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MAOI expert interview

Posted by undopaminergic on February 18, 2020, at 10:44:27

I found this interview with MAOI expert Jonathan Cole, MD:

Some quotes:
Q: ".. the early studies of MAOIs were not very impressive. Is that true?"
A: ".. we increased the dose of Nardil (phenelzine) to about 45 mg a day for three weeks. It didnt show much efficacy, but the dose was too low."

Q: "What would have been a more adequate dose?"
A: "At least 60 mg, but probably higher. One rule of thumb .. is that 1 mg/kg is a good threshold for Nardil."

Q?: ".. That is a pretty high dose!"
A: "Dr. Cole: I know. But what Robinson found was that people below that threshold had a 30% improvement rate versus a 60% improvement rate above that dose. Jay Amsterdam .. goes up as high as 120 mg of Parnate(tranylcypramine) and claims fewer side effects at higher doses."

Q: "What are some of the differences among the oral MAOIs on the market in this country?"
A: "Parnate is alleged to be more stimulating, although in my own practice, I have found it sedating. Every time I use it to energize a patient, the patient goes to sleep. Nardil tends to cause more weight gain and sedation. .. I have used oral selegiline in five patients and have had good results. It seems to be a clean drug."

Q: "What do you think of the selegiline patch?"
A: "At $15 per patch per day, its extremely expensive. .. I have one patient who has been on oral selegeline for several years, .. She recently tried the patch and it didnt work as well as the oral version."

Q?: "But trazodone is officially contraindicated with MAOIs."
A: "Yes, but my colleague Alex Bodkin and I must have treated 80 patients with trazodone on top of an MAOI and it has been safe and effective. Typically, we discontinue the SSRI and start trazodone or increase the dose in order to get an antidepressant effect while we are waiting to start the MAOI."

Q: "Are there any medications that you use adjunctively with MAOIs?"
A: "I use psychostimulants. Initially, I began using them because I had a couple of patients who had the common MAOI side effect of sleepiness around 5 pm. .. I have used Dexedrine (dextroamphetamine) and Ritalin (methylphenidate) and I have never seen a hypertensive crisis with either one. In addition, in my experience, Remeron (mirtazipine), trimipramine, and amitriptyline all mix fine with MAOIs. Anafranil, however, is clearly dangerous, as it has the potential to trigger the serotonin syndrome."

Q: "Overall, what has been your experience with dangerous interactions in using MAOIs?"
A: "Dangerous events are extremely rare. Over 30 years of clinical practice at McLean Hospital, the only bad reaction I know of involved a patient on Nardil .. She .. took a massive overdose of Sudafed and developed a left-sided stroke."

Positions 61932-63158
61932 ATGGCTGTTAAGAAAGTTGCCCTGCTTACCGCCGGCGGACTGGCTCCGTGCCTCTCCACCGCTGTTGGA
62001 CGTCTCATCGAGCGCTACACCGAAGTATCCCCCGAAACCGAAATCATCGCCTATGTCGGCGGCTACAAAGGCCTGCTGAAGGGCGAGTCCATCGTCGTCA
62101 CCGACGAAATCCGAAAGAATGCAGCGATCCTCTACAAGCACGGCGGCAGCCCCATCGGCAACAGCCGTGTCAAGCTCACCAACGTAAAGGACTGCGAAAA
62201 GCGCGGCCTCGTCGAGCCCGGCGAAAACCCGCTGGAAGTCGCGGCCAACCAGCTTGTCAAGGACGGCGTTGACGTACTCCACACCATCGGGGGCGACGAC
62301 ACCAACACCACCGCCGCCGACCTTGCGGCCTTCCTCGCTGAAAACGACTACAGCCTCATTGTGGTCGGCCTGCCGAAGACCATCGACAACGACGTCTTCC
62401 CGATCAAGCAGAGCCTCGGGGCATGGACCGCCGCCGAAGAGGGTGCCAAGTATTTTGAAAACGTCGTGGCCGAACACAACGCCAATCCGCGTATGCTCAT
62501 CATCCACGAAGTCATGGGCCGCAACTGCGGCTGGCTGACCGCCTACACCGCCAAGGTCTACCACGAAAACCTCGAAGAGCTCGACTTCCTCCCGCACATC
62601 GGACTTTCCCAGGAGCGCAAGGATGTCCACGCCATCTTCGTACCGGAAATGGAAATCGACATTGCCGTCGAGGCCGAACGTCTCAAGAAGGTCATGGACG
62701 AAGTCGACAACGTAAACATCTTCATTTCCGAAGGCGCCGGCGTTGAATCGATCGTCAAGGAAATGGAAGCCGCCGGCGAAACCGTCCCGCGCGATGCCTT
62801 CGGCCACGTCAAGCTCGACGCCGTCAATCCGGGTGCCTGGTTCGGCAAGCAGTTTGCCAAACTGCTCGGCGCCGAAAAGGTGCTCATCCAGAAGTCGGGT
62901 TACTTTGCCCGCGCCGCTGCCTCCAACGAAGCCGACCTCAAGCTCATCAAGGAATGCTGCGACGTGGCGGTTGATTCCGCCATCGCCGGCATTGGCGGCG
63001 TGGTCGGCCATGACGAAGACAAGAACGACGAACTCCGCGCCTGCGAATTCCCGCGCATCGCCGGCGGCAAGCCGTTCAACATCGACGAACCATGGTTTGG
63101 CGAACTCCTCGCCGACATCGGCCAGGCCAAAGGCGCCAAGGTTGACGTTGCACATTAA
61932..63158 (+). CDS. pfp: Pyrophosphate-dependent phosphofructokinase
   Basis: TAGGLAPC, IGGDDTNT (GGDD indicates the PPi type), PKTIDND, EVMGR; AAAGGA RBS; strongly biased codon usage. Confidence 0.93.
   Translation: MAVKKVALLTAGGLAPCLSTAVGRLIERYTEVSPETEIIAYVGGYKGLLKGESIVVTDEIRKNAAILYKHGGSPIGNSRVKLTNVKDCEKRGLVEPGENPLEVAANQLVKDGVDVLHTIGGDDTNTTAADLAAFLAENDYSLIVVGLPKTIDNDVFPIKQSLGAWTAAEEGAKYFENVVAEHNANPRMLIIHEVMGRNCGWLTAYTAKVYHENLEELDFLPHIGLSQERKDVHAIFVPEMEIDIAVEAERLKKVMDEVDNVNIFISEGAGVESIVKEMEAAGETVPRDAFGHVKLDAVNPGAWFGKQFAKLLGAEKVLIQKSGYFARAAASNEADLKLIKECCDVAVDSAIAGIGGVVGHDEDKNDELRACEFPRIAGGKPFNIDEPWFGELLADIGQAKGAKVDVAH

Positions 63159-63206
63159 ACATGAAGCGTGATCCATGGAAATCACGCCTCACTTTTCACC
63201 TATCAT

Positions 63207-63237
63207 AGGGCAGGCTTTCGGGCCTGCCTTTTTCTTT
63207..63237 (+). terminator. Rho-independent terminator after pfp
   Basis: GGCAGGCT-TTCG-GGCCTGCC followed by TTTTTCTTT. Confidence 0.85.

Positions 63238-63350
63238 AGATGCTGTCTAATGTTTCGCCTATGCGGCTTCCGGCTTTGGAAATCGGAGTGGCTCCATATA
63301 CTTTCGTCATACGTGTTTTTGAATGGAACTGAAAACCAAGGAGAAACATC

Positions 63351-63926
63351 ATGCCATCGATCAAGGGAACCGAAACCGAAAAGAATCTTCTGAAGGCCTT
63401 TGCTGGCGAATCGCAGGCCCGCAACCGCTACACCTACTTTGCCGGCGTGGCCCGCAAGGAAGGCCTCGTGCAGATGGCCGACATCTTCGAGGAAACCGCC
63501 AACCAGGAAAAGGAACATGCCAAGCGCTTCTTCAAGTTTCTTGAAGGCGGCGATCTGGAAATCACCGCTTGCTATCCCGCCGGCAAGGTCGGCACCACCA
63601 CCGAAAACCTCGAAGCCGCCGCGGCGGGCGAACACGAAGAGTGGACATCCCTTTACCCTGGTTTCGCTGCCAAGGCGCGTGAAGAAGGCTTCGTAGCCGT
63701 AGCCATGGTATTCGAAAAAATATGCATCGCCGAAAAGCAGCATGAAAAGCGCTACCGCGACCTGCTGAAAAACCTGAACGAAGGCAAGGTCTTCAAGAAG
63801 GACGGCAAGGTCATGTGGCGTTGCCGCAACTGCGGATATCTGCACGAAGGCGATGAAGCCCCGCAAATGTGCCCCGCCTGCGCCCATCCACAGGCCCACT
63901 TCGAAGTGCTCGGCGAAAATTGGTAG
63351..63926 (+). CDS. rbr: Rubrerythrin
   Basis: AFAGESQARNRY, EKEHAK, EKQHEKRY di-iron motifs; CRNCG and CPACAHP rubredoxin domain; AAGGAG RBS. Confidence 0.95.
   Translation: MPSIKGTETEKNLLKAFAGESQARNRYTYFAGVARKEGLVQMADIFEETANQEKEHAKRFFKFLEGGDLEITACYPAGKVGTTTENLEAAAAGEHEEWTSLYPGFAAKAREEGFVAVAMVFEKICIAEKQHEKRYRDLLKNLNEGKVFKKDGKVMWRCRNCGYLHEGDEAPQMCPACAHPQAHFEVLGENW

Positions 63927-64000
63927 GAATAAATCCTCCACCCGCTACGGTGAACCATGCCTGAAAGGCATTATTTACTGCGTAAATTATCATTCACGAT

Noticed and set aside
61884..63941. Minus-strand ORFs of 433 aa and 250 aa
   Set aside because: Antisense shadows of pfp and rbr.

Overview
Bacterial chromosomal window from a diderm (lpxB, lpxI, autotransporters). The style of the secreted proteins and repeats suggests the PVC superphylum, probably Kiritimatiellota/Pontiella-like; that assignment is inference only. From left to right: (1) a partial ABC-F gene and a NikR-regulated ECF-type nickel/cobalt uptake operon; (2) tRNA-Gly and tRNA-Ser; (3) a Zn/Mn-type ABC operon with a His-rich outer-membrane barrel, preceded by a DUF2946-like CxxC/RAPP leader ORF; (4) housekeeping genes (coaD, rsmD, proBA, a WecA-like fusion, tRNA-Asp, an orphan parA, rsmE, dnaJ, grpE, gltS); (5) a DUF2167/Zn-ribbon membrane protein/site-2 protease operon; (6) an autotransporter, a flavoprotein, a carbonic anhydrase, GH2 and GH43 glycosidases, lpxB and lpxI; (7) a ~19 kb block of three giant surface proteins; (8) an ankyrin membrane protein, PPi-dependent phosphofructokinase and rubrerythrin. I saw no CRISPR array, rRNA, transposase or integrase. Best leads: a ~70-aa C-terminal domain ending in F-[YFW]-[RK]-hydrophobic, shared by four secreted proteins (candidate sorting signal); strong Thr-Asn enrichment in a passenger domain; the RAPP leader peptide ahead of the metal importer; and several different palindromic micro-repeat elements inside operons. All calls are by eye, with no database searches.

Q: "What about less severe reactions?"
A: "Ive had a couple of people on Parnate who would get what seemed like a hypertensive headache at four in the afternoon for no apparent reason."

Q: "If we decide to try one of the more risky combinations, .. what are the things that we should watch for and what do you tell your patients?"
A: "I tell them to watch out for a really bad headache that comes on rapidly and feels like their head is going to split. If they are able to take their own blood pressures, I tell them that if their blood pressure goes up by 40 points, they need to do something. I generally prescribe nifedipine, 10 mg, and have them carry it around. If they get a bad headache, I have them take one pill, bite it in half and swallow it, and repeat the dose if there is no relief in 30 minutes. Simply having patients go to an emergency room tends not to be helpful, because in my limited experience, such patients sit in a corner in the waiting room until the headache goes away."

* My commentary: Dr. Cole, above, only addresses the danger of hypertensive crisis. However, the more I learn about MAOIs, the more it seems that serotonin toxicity (serotonin syndrome in more extreme cases) is a more likely complication.

Q: "Have you had any bad experiences with patients taking nifedipine and then passing out because their blood pressure goes too low?"
A: "Not so far. According to my last discussions with the emergency room at Mass General five years ago, nifedipine was considered a reasonably safe treatment for acute hypertension. .."

Q: "Now what about this popular idea that MAOIs are particularly good for people with atypical depressive symptoms; is that true in your experience?"
A: "I think the answer to that is sort of. Don Klein .. tried hard to answer that question and they ended up concluding that tricyclics are less effective than MAOIs for atypical depression, rather than that MAOIs are the gold standard. So it wasnt an overwhelming validation."

Q: "A lot of patients are terrified of taking MAOIs. What can we say to convince patients to try them?"
A: "I think all you can say is that .. bad reactions are pretty rare and that if nothing else has helped their depression, an MAOI is worth trying. I give them nifedipine to carry as an amulet, which is reassuring to many patients. And if they are very reluctant, you might suggest the EMSAM patch, which is quite safe at the lowest dose."





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